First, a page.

Friday, 4 July 2014

Tiny: The Invisible World of Microbes

Tiny: The Invisible World of Microbes by Nicola Davies, illustrated by Emily Sutton (Walker Books)
HC RRP $ 27.95
ISBN 9781406341041
Reviewed by Anastasia Gonis

This is the first microbiology book directed at the 5+ age group. A challenging subject for kids, some might say, but none-the-less, it is for those that like to be challenged.

Microbes are creatures so tiny they have to be magnified to become visible. They are microscopic organisms that ‘are the oldest form of life on earth.’ Some microbes cause illness and others keep humans in good health. Millions of them are contained in a drop of water and billions in a teaspoon of soil. These amounts are represented by pictures of people in the illustrations so children can get a visual image of how many they are.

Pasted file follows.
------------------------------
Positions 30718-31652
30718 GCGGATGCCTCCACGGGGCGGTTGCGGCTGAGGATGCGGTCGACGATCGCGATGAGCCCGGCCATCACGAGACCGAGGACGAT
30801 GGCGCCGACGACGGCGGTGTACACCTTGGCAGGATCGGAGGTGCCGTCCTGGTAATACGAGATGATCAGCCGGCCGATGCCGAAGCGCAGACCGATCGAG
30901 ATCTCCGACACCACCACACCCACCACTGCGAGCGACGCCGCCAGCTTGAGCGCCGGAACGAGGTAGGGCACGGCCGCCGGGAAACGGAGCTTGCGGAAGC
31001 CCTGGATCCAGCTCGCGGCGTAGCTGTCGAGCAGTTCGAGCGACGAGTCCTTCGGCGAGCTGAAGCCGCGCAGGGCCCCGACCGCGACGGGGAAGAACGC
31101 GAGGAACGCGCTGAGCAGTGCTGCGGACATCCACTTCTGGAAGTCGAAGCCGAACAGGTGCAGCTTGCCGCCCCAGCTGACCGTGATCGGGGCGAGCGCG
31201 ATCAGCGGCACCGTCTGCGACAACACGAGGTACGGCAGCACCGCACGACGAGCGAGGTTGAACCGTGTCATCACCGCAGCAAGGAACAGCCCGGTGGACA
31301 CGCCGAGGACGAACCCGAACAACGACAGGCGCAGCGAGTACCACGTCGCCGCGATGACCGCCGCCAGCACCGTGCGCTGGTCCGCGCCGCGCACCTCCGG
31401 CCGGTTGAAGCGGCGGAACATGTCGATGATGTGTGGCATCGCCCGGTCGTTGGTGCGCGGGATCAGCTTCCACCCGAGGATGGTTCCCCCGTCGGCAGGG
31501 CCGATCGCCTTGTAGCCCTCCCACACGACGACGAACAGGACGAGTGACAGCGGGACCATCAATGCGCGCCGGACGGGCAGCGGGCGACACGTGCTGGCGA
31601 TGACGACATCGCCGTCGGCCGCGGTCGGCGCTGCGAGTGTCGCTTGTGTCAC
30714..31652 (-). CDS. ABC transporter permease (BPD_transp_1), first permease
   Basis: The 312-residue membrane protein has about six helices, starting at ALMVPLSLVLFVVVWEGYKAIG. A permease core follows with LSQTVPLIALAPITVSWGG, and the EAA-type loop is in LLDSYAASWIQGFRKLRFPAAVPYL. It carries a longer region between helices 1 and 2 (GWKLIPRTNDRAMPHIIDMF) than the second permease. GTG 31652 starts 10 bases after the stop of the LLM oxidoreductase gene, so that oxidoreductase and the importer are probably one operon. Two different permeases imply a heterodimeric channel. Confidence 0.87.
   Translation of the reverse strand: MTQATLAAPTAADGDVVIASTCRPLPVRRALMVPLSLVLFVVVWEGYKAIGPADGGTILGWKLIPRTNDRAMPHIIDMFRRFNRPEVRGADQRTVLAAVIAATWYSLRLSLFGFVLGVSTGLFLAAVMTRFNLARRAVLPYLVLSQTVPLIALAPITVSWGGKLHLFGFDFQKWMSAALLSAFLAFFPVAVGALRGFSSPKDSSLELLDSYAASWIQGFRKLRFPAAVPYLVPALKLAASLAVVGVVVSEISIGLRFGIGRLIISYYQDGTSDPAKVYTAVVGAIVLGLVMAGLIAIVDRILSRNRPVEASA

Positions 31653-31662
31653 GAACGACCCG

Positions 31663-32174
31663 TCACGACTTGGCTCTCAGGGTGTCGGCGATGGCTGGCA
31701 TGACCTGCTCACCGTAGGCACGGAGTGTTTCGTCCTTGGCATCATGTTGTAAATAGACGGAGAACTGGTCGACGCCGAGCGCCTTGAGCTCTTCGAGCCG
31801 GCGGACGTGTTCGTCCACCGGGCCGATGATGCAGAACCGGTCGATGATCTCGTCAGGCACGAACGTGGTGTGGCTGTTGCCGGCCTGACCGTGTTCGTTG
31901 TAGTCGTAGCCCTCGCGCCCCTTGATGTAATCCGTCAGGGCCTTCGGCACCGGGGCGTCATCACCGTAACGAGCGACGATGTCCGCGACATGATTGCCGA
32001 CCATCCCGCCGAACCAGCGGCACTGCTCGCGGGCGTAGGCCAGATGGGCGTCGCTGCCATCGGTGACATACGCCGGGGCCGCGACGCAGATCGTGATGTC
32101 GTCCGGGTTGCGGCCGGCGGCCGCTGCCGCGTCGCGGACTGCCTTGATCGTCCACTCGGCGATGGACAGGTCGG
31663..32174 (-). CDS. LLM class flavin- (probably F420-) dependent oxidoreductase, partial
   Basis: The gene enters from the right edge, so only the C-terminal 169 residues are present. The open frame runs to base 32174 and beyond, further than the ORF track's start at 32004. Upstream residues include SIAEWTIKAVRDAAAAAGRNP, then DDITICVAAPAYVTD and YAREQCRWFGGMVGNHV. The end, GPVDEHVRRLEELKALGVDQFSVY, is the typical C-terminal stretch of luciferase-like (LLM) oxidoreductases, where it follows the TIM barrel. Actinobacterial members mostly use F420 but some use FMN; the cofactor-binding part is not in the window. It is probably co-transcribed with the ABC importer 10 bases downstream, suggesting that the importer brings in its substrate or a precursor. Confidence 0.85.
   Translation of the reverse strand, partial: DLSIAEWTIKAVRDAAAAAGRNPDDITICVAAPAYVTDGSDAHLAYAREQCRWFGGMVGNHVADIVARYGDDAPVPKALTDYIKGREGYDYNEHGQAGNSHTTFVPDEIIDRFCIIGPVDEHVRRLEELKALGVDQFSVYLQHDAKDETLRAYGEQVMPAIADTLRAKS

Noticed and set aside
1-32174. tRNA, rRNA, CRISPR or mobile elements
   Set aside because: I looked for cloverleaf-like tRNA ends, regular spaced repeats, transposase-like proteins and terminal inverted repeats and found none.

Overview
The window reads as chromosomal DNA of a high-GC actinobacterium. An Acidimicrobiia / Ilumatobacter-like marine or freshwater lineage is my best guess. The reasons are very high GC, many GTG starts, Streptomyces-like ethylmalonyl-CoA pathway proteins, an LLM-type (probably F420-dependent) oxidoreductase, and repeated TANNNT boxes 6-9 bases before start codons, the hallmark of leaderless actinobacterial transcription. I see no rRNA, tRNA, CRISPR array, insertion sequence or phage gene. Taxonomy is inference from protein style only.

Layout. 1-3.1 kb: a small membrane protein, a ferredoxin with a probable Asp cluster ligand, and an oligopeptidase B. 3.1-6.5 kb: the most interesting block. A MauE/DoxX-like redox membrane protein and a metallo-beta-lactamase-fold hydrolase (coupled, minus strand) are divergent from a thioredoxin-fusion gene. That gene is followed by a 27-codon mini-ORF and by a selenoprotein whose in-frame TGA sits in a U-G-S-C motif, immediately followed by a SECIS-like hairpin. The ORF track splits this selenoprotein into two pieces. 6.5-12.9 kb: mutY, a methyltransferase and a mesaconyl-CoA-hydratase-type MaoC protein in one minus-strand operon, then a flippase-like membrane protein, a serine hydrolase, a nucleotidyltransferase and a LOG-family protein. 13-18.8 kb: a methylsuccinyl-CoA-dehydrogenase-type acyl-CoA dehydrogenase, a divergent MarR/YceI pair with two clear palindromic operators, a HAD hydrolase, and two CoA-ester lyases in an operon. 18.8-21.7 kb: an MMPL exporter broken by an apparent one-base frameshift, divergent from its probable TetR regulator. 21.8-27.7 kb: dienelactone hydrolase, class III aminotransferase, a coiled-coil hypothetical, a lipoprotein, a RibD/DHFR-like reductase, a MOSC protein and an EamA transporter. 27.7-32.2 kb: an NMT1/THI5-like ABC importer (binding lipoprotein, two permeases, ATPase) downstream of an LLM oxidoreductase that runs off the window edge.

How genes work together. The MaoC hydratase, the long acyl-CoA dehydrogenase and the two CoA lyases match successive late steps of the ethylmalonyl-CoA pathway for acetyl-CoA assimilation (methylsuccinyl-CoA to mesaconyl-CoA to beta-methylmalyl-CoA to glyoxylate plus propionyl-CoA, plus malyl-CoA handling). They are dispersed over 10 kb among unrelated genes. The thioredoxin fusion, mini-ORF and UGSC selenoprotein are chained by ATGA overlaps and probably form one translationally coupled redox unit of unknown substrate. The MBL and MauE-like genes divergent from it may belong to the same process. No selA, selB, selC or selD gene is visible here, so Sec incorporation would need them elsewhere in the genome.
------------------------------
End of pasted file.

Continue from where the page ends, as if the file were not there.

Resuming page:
Emily Sutton’s first book for Walker is superbly produced in attractive, full page pictures with bold colours, and end pages that depict the various microbe forms. The images go to great length to satisfy curious minds and encourage questions and answers between adult and child.

I found this interesting book well presented with language and layouts ideal for its target audience. On display are the various types of microbes, their shapes and sizes, and how the things that microbes eat, become something else, i.e. waste food becomes compost. There is an explanation on how and why microbes split, and the outcome of splitting.


Nicola Davies has dared to take on a complex subject and make it accessible to the young in clear and easy-to- understand prose. This valuable book should be included in all public and school libraries, and children’s home collections.  

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